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Dark chocolate is heart healthy. Photo courtesy of Shutterstock
There is a clear distinction between commercial chocolate and organic dark chocolate.
Dark chocolate, considered the food of the gods during Aztec times, is high in fiber and minerals like iron and magnesium.
Dr. Michael Greger explains the connection in his NutritionFacts.org video between dark chocolate and artery function—and what studies not funded by the chocolate industry show about the effect of cocoa on arterial health.
He also explains why you should eat dark and not milk chocolate, why eliminating sugar from cocoa products seems to amplify cocoa’s beneficial effects, and the health impacts of chocolate v. cocoa.
See the science behind why a chunk of dark chocolate is heart healthy.
EcoWatch Daily Newsletter
By Dr. Brian R. Shmaefsky
One year after the Flint Water Crisis I was invited to participate in a water rights session at a conference hosted by the US Human Rights Network in Austin, Texas in 2015. The reason I was at the conference was to promote efforts by the American Association for the Advancement of Science (AAAS) to encourage scientists to shine a light on how science intersects with human rights, in the U.S. as well as in the context of international development. My plan was to sit at an information booth and share my stories about water quality projects I spearheaded in communities in Bangladesh, Colombia, and the Philippines. I did not expect to be thrown into conversations that made me reexamine how scientists use their knowledge as a public good.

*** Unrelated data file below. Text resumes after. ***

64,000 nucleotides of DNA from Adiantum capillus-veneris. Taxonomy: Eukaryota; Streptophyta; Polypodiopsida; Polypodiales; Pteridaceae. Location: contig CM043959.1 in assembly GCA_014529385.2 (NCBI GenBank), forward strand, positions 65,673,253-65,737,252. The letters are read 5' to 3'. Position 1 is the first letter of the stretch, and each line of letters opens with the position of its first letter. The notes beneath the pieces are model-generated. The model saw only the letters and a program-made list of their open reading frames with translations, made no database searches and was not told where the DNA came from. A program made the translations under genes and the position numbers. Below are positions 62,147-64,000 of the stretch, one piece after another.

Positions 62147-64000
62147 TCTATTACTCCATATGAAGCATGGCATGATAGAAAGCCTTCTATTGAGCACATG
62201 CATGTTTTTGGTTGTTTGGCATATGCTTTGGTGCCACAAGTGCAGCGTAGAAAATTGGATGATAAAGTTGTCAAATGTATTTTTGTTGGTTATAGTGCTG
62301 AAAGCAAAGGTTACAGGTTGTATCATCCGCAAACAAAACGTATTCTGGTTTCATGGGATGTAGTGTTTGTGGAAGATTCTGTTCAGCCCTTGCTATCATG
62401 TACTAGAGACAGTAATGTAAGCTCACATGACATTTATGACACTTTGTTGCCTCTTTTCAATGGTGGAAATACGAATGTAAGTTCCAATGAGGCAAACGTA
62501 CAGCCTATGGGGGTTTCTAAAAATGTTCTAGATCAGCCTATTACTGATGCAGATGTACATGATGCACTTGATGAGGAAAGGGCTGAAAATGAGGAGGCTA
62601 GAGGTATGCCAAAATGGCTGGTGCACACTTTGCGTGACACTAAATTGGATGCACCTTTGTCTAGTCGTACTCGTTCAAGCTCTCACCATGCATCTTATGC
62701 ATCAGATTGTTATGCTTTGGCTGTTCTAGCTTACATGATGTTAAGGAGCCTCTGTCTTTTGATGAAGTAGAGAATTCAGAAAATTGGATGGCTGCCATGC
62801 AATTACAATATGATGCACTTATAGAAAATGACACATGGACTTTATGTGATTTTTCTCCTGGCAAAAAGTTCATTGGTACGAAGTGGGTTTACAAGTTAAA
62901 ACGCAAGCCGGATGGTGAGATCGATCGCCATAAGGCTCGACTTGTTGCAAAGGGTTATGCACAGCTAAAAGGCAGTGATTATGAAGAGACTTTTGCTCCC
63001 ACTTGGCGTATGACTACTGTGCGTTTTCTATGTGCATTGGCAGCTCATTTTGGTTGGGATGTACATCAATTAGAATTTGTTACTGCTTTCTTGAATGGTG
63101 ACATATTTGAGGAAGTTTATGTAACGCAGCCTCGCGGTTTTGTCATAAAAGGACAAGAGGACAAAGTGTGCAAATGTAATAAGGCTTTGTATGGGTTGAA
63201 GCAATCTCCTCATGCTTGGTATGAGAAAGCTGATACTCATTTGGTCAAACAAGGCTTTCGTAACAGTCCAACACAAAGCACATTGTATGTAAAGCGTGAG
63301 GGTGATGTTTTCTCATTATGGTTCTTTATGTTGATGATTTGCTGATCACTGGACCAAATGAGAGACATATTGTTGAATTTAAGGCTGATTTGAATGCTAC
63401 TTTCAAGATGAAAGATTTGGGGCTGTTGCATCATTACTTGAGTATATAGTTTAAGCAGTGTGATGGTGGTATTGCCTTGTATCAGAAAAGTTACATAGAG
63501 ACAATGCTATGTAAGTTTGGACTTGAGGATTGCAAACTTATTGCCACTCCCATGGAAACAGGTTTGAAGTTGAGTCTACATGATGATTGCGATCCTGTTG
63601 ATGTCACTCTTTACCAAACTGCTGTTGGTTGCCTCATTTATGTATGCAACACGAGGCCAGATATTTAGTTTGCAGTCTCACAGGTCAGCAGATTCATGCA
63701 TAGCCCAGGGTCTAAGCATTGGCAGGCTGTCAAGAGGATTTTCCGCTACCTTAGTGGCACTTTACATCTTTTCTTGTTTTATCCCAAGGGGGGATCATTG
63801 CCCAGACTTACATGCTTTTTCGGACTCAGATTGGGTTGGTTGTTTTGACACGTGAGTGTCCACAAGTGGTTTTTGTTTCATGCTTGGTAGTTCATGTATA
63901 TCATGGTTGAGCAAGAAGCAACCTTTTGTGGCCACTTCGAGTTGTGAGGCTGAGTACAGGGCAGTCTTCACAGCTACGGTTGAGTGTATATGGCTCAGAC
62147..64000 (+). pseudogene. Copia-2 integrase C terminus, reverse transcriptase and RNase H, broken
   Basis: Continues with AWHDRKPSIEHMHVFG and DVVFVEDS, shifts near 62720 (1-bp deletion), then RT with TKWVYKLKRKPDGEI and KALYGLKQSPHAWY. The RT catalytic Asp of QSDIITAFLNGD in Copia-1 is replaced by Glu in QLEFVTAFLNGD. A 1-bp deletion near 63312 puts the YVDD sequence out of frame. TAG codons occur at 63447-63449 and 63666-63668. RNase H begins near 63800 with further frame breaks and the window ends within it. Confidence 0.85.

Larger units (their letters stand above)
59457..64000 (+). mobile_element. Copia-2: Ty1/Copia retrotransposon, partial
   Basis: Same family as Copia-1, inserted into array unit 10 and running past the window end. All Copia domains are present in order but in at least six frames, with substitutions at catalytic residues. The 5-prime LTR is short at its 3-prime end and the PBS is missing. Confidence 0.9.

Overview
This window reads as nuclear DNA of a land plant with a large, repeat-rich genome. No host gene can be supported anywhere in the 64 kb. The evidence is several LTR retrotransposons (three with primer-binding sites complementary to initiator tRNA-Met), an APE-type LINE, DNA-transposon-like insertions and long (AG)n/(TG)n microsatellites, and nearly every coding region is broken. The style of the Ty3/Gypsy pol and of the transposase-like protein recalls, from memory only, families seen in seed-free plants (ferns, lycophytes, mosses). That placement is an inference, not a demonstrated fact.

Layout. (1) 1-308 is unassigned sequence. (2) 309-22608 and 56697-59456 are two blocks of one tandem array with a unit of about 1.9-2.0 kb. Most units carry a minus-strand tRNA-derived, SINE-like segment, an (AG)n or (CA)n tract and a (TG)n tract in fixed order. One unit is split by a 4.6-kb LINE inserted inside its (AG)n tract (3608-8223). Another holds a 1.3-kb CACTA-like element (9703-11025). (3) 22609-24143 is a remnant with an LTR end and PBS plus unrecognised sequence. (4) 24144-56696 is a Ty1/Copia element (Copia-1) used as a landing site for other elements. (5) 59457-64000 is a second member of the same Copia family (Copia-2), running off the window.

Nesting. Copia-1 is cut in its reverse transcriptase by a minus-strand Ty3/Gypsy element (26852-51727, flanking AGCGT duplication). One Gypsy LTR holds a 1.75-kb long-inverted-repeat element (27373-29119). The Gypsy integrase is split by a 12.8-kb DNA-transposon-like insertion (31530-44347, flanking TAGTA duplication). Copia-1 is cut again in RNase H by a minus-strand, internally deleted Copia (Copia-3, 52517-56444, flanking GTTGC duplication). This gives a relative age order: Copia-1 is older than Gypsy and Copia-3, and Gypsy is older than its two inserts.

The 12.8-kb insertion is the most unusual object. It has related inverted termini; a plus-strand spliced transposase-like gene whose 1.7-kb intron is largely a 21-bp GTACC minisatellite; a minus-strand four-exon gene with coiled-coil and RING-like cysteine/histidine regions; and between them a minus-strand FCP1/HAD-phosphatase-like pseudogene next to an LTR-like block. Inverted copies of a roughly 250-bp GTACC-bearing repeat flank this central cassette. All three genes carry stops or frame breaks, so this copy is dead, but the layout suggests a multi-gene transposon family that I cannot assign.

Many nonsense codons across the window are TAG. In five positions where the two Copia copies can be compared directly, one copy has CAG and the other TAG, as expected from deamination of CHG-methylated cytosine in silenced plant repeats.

The shipping industry is coming to grips with its egregious carbon footprint, as it has an outsized contribution to greenhouse gas emissions and to the dumping of chemicals into open seas. Already, the global shipping industry contributes about 2 percent of global carbon emissions, about the same as Germany, as the BBC reported.
The Jefferson Memorial in Washington, DC overlooks the Tidal Basin, a man-made body of water surrounded by cherry trees. Visitors can stroll along the water's edge, gazing up at the stately monument.
But at high tide, people are forced off parts of the path. Twice a day, the Tidal Basin floods and water spills onto the walkway.